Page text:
Mark Geiger's new book, Financial Fraud and Guerrilla Violence in Missouri's Civil War, 1861-1865, Yale University Press, 2010, is the typical Northern-oriented history of the Civil War, with all the usual trappings, like anachronistic references to "Bushwhackers," i.e., guerrillas, and "Border Ruffians," i.e., Missouri elites, loaded words steeped in more-than-century-old propaganda--telltale inclusions that show the writer's bias.
But Geiger's book is original in many respects and opens up a new and different chapter in the history of the Border War. Unfortunately, from the beginning, with his title mentioning "financial fraud" and "guerrilla violence," you know where he's headed. There is no inference in the title that the "fraud" might be one precipitated on the Missourians by their powerful, ruthless Northern foes or that “fraud” has a different meaning for a state at war than it does for one at peace or that the "guerrilla violence" was fomented by vicious attacks across the border into Missouri by Kansas guerrillas, James Montgomery and Charles Jennison, as early as 1858 and was continued till 1862 by the same men under the command of Jayhawker General James Lane. Geiger’s title is meant to signal to conventional historians whose side he is on, thus avoiding any possibility of alienating his leftist brethren in academia.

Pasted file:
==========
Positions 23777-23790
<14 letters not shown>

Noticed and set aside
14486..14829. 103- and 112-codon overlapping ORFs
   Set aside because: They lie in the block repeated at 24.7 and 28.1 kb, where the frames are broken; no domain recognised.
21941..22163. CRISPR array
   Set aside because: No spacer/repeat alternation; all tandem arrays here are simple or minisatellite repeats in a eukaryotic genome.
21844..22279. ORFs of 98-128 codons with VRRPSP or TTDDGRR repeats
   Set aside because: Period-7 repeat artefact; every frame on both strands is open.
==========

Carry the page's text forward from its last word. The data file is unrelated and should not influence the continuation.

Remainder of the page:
What Geiger inadvertently (perhaps unknowingly) describes in his book is an economic "total war" that coincided with the total war military operations of the Union Army when it invaded Missouri in 1861 and overthrew its elected government, driving it out of the state into Arkansas and Texas. "Total War" describes an army’s attempt to kill its enemies and destroy their resources totally: money, homes, farms, banks, economy—everything. That's why western Missouri was called the "burnt district" after the Civil War. The Yankees succeeded in this military-financial holocaust.
In 1861, the Union Army invaded Missouri, and Gov. Claiborne Jackson was forced to rapidly mobilize Missouri's banks to support the Missouri State Guard in its defense of the state. Attacked by a large Federal army commanded by Gen. Nathaniel Lyon, the Missourians, with their backs to the wall, had to act quickly. Through a network of bankers, planters, and their wealthy extended families, Jackson began a frantic and desperate attempt to centralize the money in the Missouri banks before the Yankees confiscated their holdings. Opposing Jackson were Lincoln, Union General Lyon; Frank Blair, Jr., a close friend of Lincoln's; and General John Frémont, one of the main architects of total war in Missouri. The Union Army eventually overwhelmed Jackson, but he fought back defiantly and tenaciously with the Missouri State Guard.
Frémont, Lyon, and the U.S. Army in Missouri systematically seized all the money in the Missouri banks, divesting pro-Southerners of much of their financial resources. After Lyon’s death at the Battle of Wilson’s Creek in 1861, the Union Army, in military operations in Western Missouri under James Lane, seized many of the planters’ monies, homes, farms, businesses--even their clothes--all the means they had to sustain themselves. When Frémont “freed” Missouri’s valuable slave assets illegally in 1861; Lincoln forced him to rescind the order, fearing they had gone too far threatening a general uprising. By this time, Lyon and Frémont had seized control of most of the monies in the St. Louis, Chillicothe, Osceola, and St. Genevieve banks, and made an aborted attempt on the Lexington bank, but were thwarted by Gen. Sterling Price.